The Eighth Man

In the mid-1960s our Zenith was tuned to WPIX-TV at 4:00PM. “Tobor the 8th Man” aired at that time. It was an Anime series about a superhero android with the brain of a slain police detective.

It was low budget, so the producers reused sequences of frames wherever possible. When Tobor ran – which was frequently, as I recall – they used a side profile of the hero, leaning into the draft of his own blinding speed. His entire body stayed stock still except for his piston legs, which pounded up and down like diesel cylinders.

One day during gym class in 1st grade we had to race around the perimeter of the gymnasium. All of the first-graders were there, boys and girls, and everybody was fired up for the contest.

The image of Tobor was vivid in my mind. I believed his running technique would give me the edge I needed over my classmates, so I leaned forward and did my best to emulate the quick, hammering motion of his legs.

The athletic kids pulled away in front of me. I was used to that. Then the average kids started pulling away too. This caused me some concern because it was among them that I normally jostled for position.

Soon, I was looking at the backs of the kids who had difficulty remembering how to put their sneakers on. I didn’t like the way things were going, but I persevered. I had faith that Tobor’s technique would prevail in the end if I stuck with it.

When the frontrunners came up from behind and lapped me for the first time, the chuckling began. By the time the rest of the pack had lapped me, the winners had finished the race. They stood along the wall, pointing at me in amazement, and roaring with laughter.

I felt humiliated, of course, but even worse, I felt betrayed by my hero. Why hadn’t Tobor’s technique worked for me?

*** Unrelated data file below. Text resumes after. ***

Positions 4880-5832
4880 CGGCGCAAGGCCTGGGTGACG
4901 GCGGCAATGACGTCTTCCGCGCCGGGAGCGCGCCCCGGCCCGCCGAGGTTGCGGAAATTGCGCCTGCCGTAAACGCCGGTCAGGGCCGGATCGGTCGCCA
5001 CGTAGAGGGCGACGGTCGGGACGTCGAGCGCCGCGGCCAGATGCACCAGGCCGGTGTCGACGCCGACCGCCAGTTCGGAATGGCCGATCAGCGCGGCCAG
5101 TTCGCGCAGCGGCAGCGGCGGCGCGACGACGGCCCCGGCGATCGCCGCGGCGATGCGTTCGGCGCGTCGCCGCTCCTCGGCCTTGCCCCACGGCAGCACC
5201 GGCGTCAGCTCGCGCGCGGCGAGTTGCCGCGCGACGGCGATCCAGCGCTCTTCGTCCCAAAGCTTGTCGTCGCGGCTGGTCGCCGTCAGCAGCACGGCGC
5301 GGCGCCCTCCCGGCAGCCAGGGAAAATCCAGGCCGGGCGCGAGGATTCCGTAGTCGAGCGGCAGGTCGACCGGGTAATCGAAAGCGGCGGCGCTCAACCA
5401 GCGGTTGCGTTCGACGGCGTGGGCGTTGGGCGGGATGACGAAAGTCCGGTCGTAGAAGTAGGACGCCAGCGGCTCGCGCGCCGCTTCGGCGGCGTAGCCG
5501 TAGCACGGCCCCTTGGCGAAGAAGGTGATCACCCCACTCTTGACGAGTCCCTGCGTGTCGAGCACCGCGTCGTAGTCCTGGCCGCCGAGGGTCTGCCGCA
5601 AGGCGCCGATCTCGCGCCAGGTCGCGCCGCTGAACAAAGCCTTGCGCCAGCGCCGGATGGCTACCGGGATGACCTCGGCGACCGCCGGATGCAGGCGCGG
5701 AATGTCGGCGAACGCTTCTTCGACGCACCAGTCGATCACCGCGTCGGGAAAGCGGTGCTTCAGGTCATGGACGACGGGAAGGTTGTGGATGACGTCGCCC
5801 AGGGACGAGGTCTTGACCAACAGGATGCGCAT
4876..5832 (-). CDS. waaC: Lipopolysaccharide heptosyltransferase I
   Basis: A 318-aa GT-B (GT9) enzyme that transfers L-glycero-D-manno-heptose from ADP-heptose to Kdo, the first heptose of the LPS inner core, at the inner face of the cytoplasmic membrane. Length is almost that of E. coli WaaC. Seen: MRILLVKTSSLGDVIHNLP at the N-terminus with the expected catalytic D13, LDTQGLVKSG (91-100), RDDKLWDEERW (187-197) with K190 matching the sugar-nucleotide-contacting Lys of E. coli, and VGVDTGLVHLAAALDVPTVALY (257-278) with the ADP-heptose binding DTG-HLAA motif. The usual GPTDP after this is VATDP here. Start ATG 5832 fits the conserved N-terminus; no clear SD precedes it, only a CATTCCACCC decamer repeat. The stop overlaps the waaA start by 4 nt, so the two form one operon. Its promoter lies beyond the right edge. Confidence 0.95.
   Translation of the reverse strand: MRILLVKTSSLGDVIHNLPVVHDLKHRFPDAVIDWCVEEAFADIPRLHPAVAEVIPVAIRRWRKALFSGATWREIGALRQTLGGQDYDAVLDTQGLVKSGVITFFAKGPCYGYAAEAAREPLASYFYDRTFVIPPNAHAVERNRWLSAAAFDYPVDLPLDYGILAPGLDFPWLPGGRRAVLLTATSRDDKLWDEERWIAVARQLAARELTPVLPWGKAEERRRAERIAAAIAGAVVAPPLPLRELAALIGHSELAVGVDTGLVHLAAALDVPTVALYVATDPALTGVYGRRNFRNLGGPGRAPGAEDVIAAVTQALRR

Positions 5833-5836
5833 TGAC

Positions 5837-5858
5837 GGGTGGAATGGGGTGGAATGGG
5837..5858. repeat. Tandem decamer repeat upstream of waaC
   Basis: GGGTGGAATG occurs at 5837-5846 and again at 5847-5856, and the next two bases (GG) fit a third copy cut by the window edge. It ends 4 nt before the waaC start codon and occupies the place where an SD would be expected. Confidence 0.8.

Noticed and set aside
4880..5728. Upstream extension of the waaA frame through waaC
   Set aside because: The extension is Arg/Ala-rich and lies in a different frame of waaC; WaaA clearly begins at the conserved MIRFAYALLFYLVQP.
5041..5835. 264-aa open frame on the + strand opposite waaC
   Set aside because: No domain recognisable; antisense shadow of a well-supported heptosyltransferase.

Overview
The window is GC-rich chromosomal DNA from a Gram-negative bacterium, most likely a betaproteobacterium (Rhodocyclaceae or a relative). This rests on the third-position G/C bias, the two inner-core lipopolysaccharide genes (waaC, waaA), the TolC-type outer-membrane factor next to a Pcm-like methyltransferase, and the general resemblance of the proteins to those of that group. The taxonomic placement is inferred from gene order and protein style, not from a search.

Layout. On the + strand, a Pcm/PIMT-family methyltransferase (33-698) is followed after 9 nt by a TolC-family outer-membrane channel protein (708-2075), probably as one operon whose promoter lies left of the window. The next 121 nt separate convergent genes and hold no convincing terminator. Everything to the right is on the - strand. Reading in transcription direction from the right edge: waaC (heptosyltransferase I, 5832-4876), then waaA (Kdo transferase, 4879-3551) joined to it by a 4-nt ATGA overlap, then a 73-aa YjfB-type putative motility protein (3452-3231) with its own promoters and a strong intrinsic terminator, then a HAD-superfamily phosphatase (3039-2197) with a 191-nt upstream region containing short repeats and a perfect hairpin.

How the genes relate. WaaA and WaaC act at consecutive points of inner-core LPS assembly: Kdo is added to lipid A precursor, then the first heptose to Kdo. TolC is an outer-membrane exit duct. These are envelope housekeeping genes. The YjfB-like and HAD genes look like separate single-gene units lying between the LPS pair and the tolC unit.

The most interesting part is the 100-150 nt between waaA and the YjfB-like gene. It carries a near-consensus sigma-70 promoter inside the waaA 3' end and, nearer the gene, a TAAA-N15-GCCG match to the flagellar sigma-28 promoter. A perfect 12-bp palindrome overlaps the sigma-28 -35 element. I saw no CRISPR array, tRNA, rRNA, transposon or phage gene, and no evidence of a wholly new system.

I should’ve noted the possible complications relative to my not being a cartoon robot. But even allowing for that slight miscalculation, it’s fair to say that I should’ve considered abandoning my failed strategy before the race ended.

I wonder what I’m doing right now that amounts to the same thing as running like Tobor. What are the illusions I insistently persist in pursuing? What glaring evidences of futility am I ignoring?

Perseverance is not inherently virtuous. Perseverance has to be animated by wisdom; otherwise it’s a robot with no brain.



Two lava lamps rehearse their unhurried ballet on either end of the big console’s monitor shelf. Studio A is dark beyond the heavy, slanted glass wall that separates it from the control room. I can just make out the shadowed contours of the grand piano. Chrome hardware and brass cymbals glint faintly from the drum booth at the far end of the room.

It’s noiseless out there tonight because this is a mixing session. Basic tracks were recorded a month ago, and overdubbing finished up last week. Now the separate pieces – drums, vocals, guitars, more guitars, piano, strings, finger snaps – wait on parallel strips of two-inch 24-track tape for the engineer and I to shape them into four minutes of integrated beauty.

Each track will want some degree of doctoring, ranging from merely adjusting its relative level, to patching it through a pitch-fixing box. One track might trigger a digital sample of a different sound altogether. Mixing is an intuitive interplay of science and art.

Just as we’re about to get going, the engineer pushes his chair back from the mixing board and shakes his head. He mutters something about interns. The patch bay hasn’t been cleared, and the knobs and faders haven’t been returned to unity. This was the intern’s job following the previous session.

“Zeroing the board” is standard protocol in good recording studios. It’s achingly tedious to undo someone else’s settings, and it’s a momentum killer. An engineer assumes each session will begin with a clean slate.

This offers an analogy pertinent to spiritual health. It’s possible for the fragmented bits of a soul to be shaped into a life of integrated beauty. Periodically zeroing one’s interior is what’s called for. That’s when the Engineer loves to get to work.